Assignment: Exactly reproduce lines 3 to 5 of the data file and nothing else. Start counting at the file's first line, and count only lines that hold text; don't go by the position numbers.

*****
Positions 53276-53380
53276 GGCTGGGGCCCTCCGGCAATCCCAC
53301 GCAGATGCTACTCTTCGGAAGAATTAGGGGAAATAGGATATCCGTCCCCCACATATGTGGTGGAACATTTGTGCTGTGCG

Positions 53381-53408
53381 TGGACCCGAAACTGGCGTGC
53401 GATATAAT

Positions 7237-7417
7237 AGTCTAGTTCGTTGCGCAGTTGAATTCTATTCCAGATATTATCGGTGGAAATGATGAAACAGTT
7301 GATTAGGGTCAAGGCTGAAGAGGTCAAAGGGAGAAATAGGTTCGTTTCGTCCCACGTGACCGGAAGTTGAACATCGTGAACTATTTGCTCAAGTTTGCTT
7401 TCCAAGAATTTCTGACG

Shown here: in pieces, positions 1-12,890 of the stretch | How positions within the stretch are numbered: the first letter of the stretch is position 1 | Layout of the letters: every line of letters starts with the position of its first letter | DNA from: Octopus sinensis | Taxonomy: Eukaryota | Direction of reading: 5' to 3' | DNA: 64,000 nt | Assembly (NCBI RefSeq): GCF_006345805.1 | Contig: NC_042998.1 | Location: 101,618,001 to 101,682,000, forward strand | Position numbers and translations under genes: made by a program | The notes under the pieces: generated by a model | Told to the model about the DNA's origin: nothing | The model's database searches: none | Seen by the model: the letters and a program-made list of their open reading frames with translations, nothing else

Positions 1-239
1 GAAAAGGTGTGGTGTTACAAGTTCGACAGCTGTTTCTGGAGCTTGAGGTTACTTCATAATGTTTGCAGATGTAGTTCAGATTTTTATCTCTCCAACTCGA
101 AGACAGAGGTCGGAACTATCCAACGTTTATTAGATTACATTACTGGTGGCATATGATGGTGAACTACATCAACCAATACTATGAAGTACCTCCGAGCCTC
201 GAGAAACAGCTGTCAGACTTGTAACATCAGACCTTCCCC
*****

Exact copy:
53301 GCAGATGCTACTCTTCGGAAGAATTAGGGGAAATAGGATATCCGTCCCCCACATATGTGGTGGAACATTTGTGCTGTGCG

Positions 53381-53408
53381 TGGACCCGAAACTGGCGTGC